Thursday, December 22, 2011

Denver Art Museum Special Exhibits: Xu Beihong, Robert Adams, Threads of Heaven

We were so fortunate to visit the Denver Art Museum (DAM) when we did. There were three special exhibitions showing at the time. I had not heard of Xu Beihong before last week, but Paige was familiar with him and knew that the Xu Beihong exhibition was going to be something special. 

Xu Beihong (1895-1953) is known as the father of Chinese modern painting. This Master of Chinese Fine Arts travelled from China to Europe and then returned home, incorporating Western ideas and methods into his work. He was a highly influential fine arts leader and teacher in China.

The Xu Beihong movie and exhibit were fantastic. No photos were allowed, but I was able to get pictures of a few of his paintings from Wikimedia: Xu Beihong [Public domain or Public domain], via Wikimedia Commons. 

The photos don't do justice to his use of color, but they give a glimpse of his ability. The Xu Beihong exhibit shows exclusively in Denver, and leaves the city to return to China. It will not be shown at any other museum in the U.S.

Portrait of a Young Lady, 1940

Chen Sanyuan, famous Chinese poet

Tian Heng's 500 Heroes. 

Portrait, 1936 (His wife)

Portrait of Ms. Jenny, 1939

The Threads of Heaven showcased over one hundred Chinese textile pieces and costumes. Some were hundreds of years old. Paige was really impressed. The colors and designs were fabulous. Photos weren't allowed.

From the Denver Art Museum website regarding the Robert Adams retrospective:

This important retrospective, organized by the Yale University Art Gallery, offers a comprehensive look at the work of a 20th century master who challenges conventional ideas of landscape photography by looking at damaged, marginal and overfamiliar places as well as places of quiet and seemingly untouched beauty. Born in 1937, Adams grew up in suburban Denver and lived and worked on Colorado’s Front Range until moving to Oregon in 1997. Adams is among the most prominent and influential photographers of his generation.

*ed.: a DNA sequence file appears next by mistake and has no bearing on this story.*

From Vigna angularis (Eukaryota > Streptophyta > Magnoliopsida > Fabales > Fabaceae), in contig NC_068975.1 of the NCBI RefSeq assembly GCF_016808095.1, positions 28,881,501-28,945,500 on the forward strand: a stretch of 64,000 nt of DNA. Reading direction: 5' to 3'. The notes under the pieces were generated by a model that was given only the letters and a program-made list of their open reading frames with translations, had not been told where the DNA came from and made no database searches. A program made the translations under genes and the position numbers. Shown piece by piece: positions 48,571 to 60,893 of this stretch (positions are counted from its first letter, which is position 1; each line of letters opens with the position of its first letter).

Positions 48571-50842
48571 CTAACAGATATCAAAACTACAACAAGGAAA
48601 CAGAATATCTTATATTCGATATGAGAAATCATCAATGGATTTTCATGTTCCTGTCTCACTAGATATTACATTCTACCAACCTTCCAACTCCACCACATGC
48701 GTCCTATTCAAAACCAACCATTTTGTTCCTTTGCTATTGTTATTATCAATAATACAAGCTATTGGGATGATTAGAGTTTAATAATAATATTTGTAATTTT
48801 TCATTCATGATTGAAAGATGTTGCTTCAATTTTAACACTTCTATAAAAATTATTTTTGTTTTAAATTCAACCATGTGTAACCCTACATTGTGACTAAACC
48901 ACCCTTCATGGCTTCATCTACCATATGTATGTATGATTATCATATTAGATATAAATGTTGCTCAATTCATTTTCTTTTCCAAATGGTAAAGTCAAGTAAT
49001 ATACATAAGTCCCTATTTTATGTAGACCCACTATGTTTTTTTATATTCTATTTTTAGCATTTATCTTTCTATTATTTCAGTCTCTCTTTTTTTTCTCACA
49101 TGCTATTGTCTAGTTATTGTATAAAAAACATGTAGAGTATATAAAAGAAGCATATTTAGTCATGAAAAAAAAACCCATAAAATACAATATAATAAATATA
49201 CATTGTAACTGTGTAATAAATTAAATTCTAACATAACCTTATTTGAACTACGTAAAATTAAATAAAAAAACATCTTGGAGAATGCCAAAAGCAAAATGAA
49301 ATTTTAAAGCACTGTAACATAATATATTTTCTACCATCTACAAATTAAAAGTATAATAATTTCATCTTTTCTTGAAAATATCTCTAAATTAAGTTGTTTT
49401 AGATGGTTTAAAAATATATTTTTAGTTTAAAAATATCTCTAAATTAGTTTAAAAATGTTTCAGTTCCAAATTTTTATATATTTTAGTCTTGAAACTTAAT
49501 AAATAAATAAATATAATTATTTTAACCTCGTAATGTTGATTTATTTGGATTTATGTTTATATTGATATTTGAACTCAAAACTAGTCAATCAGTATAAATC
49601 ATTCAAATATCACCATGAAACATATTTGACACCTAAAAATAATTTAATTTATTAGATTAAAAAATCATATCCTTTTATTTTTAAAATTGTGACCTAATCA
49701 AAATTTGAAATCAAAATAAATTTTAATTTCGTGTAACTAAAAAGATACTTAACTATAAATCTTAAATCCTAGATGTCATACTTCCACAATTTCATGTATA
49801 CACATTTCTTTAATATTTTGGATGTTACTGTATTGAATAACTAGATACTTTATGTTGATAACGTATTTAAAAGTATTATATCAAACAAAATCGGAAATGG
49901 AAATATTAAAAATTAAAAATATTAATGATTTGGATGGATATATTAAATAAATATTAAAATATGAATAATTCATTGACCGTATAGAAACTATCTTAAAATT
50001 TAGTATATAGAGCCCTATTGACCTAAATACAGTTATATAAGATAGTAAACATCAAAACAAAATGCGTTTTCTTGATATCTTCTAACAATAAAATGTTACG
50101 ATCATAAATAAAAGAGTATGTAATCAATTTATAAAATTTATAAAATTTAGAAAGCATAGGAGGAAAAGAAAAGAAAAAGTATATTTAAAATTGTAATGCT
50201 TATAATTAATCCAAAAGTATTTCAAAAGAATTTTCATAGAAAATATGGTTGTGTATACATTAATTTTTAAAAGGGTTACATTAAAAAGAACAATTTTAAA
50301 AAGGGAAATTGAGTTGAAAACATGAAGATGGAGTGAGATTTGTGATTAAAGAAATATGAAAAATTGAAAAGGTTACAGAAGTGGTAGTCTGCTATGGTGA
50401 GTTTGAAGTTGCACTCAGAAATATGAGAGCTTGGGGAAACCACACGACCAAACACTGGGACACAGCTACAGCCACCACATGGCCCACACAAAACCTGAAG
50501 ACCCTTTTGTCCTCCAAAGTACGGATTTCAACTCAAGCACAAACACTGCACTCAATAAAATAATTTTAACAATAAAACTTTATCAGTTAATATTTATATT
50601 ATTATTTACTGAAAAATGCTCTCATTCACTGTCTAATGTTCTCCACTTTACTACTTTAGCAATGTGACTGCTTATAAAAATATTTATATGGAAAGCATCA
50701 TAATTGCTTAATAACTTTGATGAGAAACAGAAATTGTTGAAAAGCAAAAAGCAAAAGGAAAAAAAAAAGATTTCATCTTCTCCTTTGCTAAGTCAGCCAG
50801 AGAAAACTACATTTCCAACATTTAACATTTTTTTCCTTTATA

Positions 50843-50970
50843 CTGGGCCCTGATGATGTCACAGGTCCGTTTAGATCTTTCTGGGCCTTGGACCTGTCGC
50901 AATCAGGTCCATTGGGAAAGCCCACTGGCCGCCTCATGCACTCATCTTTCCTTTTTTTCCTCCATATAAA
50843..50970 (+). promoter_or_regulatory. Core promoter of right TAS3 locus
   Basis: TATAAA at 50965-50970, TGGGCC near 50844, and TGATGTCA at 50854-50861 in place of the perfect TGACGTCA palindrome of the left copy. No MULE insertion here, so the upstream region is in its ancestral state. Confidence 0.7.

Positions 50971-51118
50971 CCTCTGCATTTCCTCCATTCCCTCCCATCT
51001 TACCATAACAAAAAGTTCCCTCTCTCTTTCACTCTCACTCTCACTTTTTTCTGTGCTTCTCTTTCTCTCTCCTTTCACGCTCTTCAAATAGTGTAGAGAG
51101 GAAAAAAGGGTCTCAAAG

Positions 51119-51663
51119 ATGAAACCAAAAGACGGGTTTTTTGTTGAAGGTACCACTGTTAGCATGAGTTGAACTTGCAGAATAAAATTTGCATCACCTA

Here's my favorite art student reading up before entering the room. 
Adams' photos seemed to focus on the erosion of beauty by man's hands. There were many before and after (destruction) scenes of trees, homes and natural habitats.

Visits and Verse will be on hiatus until after the New Year. 

To all visitors of Visits and Verse: Merry Christmas and Happy New Year! Many blessings  to you and your loved ones, and may each of you be a blessing to many.

Wednesday, December 21, 2011

A Visit to Denver Colorado's Art Museum

Today and next post I'll share more from our afternoon in Denver.

After Paige and I left the capitol building in Denver, we headed over to the Denver Art Museum.   


Normally in art museums I am most interested in oil paintings (can anything compare?), but today I am eager to share a few photos by Sebastiao Salgado, a Brazilian born in 1944. 

I love when art or poetry opens my eyes to historic events and makes me want to rush home to research and learn more. These photos had that effect.

And below is one of the most amazing photos I've ever seen. It inspires and exhorts me toward thankfulness (and to generosity, I hope) as much as one of Charles Dicken's most precious Christmas stories. Can you imagine enduring this for the hope of a bit of gold?

Next post: Happier views from the Denver Art Museum

Tuesday, December 20, 2011

A Visit to Denver, Colorado and the Capitol Building

After our tour of the University of Colorado in Boulder, we drove to Denver. We had an afternoon to spend there.  

If you had just one short afternoon to spend in Denver, what would you do?